Review: Desaster – The Oath of an Iron Ritual

National Music Reviews

The Oath of an Iron Ritual

Metal Blade
Street: 04.08
Desaster = Gospel of the Horns + Nocturnal + Deströyer 666

Every black thrash fan has a go-to band, and mine has been Desaster ever since I first heard Tyrants of the Netherworld. These German juggernauts have since recorded nothing but solid slabs of raw, black iron, shot through with veins of chaotic thrash. In fact, 2012’s The Arts of Destruction still reigns among my favorite black thrash albums of all time, and there are some fierce contenders in that category. When I heard that they were putting out another album this year, I couldn’t contain my excitement. I sought it out right away and listened nonstop for a few days.

Honestly, The Oath of an Iron Ritual is a good album that suffers mainly by dint of being released after an album I hold so dearly to my cold, desiccated heart. The songs are solid and full of sword-raising riffs, but they lack the infectious, instantly memorable quality of The Arts of Destruction. At first, I thought the album might have been slower, but it was, in fact, a little faster than its predecessor. Songs like “The Cleric’s Arcanum” come ripping out of the gate with no apologies and no remorse, while “Damnatio Ad Bestias” surges with sporadic energy. Then I thought it might have been the playing, but Desaster have honestly never sounded sharper—not even on The Arts of Destruction.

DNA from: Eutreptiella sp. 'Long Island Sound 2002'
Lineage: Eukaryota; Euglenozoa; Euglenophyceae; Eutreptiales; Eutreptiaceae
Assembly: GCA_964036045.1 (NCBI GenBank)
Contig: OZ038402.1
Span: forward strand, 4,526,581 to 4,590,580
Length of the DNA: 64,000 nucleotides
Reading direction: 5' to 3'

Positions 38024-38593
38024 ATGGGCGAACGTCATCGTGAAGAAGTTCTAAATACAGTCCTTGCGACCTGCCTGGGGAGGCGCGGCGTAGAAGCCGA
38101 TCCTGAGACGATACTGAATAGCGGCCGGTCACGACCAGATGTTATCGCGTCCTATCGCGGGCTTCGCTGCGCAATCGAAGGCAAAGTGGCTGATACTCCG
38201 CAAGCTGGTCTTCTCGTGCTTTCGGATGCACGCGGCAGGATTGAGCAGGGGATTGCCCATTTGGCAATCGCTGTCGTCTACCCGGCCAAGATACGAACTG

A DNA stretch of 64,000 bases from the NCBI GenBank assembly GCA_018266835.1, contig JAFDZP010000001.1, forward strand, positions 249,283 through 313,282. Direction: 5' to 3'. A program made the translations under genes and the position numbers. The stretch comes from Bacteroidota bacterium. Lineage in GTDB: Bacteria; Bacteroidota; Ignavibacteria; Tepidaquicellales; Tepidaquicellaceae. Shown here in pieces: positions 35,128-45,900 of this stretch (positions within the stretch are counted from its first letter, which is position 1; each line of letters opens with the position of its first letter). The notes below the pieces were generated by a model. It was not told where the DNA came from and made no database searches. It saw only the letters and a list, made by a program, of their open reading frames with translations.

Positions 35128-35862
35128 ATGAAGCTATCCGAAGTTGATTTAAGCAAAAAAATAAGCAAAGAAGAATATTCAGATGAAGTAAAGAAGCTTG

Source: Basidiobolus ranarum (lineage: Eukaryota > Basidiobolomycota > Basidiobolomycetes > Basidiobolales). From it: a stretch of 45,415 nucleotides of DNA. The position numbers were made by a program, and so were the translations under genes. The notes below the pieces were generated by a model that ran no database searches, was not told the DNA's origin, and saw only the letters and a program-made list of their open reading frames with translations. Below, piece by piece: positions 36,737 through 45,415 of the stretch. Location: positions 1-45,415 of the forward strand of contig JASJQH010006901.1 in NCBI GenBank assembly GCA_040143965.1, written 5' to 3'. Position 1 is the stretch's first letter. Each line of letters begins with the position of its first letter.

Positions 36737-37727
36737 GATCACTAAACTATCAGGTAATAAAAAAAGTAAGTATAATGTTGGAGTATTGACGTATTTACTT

One of the big surprises off The Oath of an Iron Ritual is “Conquer & Contaminate,” which uncovers an incredible Sodom-like snarl to Infernal’s guitar. Proving that a death metal groove only enhances the sensation of black thrashing misanthropy, it opens up the second half of the album with a hail of bullets and plague flies.

However, “Haunting Siren” has slowly wormed its way into my heart, coming out ahead as my favorite track on the album. Desaster have always somehow managed to nail these long-playing tracks, infusing them with variety and personality every time.

In all honesty, The Oath of an Iron Ritual might even be the objectively better album. However, the more I listen to it, the more I realize that Desaster probably don’t care much about outdoing themselves and would much rather focus on shattering skulls with their relentless black thrash attack. In that regard, they absolutely succeed. This album drips with a familiar, gleeful menace, and Sataniac’s evil laughter still sets the tone for the proceedings. It’s everything you could possibly want out of a Desaster album—no more, no less—and that’s a damn sight better than what most artists deliver year after year.

If you’re looking for a band that constantly reinvents their sound and pushes the boundaries of their genre, you’re barking up the wrong tree here. Desaster do what they have always done—crank loud, fast, heavy metal—and they do it better than just about anybody out there. For some of us, that’s enough. For now, The Oath of an Iron Ritual is a solid release that’s well worth the attention of any black thrashers out there who want a taste of the good stuff. –Henry Glasheen